Hopi Carvers Consultation and Public Presentation


This project was undertaken by graduate student Leon Natker as part of his fulfillment of the Master of Arts degree in Museum Studies. In order to establish a baseline for an emic interpretation of the Maxwell Museum’s Dorothy Maxwell Collection of Hopi katsinam tihu (katsina dolls), four consultants were invited to view the collection and offer comments and notes. They included Leigh Kuwanwiswma, Director of the Hopi Cultural Preservation Office; Ramson Lomatewama, ritual leader and artist from the Third Mesa village of Hotevela; Randall Mahle, Sr., ritual leader from the First Mesa Hopi-Tewa village of Hano; and Joseph Day, who with his wife Janice owns the largest shop dealing with traditional Hopi Katsinas on Second Mesa. The consultants identified the tihu, corrected the orthography of their names according to the current Hopi dictionary, and provided information on the tihu to form the basis of an emic interpretation of the collection. This project also researched the origins of the katsina doll trade. /wiuth syuooirt  and the manufacture of tihu.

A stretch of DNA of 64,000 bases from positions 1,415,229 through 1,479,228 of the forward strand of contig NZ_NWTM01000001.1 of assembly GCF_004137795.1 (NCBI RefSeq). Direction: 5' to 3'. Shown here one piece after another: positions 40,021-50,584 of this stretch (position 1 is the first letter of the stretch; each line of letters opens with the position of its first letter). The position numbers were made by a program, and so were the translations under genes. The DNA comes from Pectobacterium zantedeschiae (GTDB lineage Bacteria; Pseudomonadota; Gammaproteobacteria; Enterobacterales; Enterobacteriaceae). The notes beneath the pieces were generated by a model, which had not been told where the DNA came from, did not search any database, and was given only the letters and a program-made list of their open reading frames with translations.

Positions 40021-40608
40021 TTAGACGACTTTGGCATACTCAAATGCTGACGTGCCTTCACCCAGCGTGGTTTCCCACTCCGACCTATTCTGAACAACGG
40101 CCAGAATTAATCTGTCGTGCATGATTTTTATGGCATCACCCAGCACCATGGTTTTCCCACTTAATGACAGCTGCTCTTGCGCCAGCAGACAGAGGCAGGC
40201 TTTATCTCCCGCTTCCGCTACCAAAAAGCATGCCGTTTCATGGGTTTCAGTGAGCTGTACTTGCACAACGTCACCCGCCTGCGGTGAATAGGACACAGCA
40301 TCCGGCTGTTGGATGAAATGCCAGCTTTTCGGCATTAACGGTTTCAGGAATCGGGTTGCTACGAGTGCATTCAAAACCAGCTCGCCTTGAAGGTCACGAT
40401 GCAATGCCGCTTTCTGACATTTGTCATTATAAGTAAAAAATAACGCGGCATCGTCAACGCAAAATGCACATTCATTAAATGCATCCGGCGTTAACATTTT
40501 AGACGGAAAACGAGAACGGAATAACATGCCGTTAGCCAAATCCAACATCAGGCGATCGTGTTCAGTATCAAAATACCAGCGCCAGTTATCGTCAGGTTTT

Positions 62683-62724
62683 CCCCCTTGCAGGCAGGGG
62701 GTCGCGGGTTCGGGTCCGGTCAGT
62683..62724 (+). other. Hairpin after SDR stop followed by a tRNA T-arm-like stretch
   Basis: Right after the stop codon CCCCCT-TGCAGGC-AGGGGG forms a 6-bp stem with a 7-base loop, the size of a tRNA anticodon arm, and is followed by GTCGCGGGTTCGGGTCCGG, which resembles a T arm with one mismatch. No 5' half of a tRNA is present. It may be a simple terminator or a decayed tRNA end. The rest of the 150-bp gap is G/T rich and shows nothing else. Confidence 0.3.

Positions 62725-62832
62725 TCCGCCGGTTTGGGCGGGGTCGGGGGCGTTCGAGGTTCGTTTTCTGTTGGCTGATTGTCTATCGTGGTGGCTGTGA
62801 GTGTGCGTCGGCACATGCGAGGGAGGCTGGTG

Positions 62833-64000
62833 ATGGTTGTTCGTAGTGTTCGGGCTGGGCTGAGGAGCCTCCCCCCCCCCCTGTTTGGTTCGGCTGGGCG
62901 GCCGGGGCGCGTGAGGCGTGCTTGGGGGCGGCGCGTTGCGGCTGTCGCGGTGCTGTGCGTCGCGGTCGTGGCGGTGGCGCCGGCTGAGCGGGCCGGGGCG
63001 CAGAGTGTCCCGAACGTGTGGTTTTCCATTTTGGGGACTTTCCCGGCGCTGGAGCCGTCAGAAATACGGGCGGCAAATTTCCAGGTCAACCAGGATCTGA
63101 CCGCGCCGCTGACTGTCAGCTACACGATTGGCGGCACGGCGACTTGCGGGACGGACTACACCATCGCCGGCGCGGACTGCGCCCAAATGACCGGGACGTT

With support from the Ortiz Center and the Museum Studies Program, the consultants also provided a Maxwell Museum public program on August 24, 2017  addressing the history, current trends, and future of their tradition of Hopi katsina doll carving with reference to the Dorothy Maxwell collection.